So now that I have confessed my sordid past of being a card carrying member of the Microsoft geek squad, many of you are thinking, "Why?" Why would I give up a lucrative career to eventually end up working as an interpreter at Conner Prairie?
On Wednesday of this week, I was working in the Animal Encounters barn. It was ridiculously hot and humid that day, the heat index above 100. A father, son and grandson approached me to meet the newborn lamb I was holding. The young boy was particularly interested in the animal's horns. I showed him how the horn had hair growing on it and explained that horns really were just that, hair, only very dense just like a fingernail. As our conversation continued eventually the grandfather looked right at me and asked, "Christine, why do you do this?" He gestured as if to add, "under these extreme conditions."
The quick answer would have been to say, "Hello, cute baby animals, what's not to love?" However, I could tell the man was sincere, and he really wanted to know why I would stand around all day, sweat dripping down my face and back, so I could explain to a five year old that horns are really just hair. My answer instead was this:
"I was lucky enough to grow up on a farm right here in Indiana. I made mud pies in the garden, squeezed chicken manure through my toes and watched the circle of life unfold in the barnyard every season. My Dad took me tracking, trapping and fishing. I had a section of the garden to tend and call my own. I learned more before fifth grade about what is really important in life than most people learn in a lifetime. I had the best childhood a person could ask for. I can't take all of these kids fishing, but I can teach them about the animals and share a glimpse of the circle of life and I firmly believe they'll be better for it."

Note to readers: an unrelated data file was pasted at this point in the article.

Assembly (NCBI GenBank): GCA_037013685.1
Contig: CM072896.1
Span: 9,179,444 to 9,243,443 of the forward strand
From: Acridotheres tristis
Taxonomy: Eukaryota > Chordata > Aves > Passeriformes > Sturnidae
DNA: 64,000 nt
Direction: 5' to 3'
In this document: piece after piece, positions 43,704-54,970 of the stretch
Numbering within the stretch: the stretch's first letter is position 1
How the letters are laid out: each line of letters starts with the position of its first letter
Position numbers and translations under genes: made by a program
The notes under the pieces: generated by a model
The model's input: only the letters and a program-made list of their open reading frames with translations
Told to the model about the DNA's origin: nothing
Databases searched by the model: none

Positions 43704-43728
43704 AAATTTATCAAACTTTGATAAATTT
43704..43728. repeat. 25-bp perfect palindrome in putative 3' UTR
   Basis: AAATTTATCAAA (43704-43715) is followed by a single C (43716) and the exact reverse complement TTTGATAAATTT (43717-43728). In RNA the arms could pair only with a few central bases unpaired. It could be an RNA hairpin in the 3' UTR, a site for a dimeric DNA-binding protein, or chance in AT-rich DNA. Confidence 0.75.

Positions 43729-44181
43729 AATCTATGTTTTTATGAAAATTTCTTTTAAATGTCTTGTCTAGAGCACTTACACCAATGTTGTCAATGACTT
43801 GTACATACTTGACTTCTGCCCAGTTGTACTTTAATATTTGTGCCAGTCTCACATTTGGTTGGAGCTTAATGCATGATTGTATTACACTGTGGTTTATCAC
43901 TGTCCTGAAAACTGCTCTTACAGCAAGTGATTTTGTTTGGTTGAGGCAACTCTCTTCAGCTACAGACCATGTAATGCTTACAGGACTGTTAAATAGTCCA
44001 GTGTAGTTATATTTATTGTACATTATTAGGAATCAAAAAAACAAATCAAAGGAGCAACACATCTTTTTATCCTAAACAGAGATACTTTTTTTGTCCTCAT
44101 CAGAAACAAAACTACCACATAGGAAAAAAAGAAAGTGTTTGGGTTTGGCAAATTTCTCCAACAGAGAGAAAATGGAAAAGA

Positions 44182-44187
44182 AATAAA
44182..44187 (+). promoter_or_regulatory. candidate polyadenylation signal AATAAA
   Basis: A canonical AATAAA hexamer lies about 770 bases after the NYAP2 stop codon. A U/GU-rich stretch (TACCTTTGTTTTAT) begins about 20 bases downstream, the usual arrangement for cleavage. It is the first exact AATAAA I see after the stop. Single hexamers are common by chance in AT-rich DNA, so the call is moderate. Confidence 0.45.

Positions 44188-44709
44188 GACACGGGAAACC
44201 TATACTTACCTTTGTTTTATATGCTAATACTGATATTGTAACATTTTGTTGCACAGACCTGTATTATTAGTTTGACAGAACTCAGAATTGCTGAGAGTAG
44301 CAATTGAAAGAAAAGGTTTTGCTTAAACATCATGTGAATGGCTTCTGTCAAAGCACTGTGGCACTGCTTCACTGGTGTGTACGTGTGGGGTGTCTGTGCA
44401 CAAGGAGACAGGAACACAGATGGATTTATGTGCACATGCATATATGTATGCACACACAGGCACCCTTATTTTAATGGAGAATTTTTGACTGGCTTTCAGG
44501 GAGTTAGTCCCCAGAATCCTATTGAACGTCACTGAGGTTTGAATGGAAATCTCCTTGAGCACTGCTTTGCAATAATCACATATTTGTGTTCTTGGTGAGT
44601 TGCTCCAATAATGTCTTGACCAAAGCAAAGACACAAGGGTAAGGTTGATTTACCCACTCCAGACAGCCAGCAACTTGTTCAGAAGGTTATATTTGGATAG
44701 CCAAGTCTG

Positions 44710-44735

His smile broadened as he said, "I'm glad you're here. I brought my son here when he was a child and now I'm bringing my grandson for the same experience. Thank you for doing this."
Of course, my answer really only scratched the surface. My own family history is another great motivator for me. I have an ancestor, Fanny Brooks, that raised sheep and took in spinning and weaving to support her seven children after her husband was killed. Her family followed and settled near the Wabash River instead of the White, but they were here in Indiana during the same time period as William Conner and so the stories are similar. I have record of her sending her sons out to herd the sheep to the livestock markets in Cincinnati the same as the Conner's did. I guess I could say I feel pride of ownership. I feel that I am somehow honoring my ancestors for all the work they did to settle and organize this state. Prairietown is a good representation of my ancestor's lives as there were farmers, blacksmiths and businessmen alike.
Then, of course, the new Civil War Journey Raid on Indiana exhibit represents a long forgotten family feud. Theodore F. Hinton, my third great grandfather enlisted in the 7th Indiana Calvary immediately following Morgan's raid to defend his home and farm. It just so happens his first cousin, Benjamin Butler, had been one of Morgan's men doing the raiding. After Benjamin's capture in Ohio, the Butler's were never really heard from much again and were certainly never invited to the family reunions.
While my connections to Conner Prairie's history runs deep, the future of the organization draws me to it as well. Playing a part in reestablishing an extinct breed of livestock, getting children excited about the science of agriculture and helping to fill the gaps in a failing public education system to me is far, far more important and will have more of a lasting impact than helping some CIO somewhere figure out how to slash his telecommunications costs.
I guess my answer to, "Why?", could really be summed up in four words. I believe in it. That's why I do it.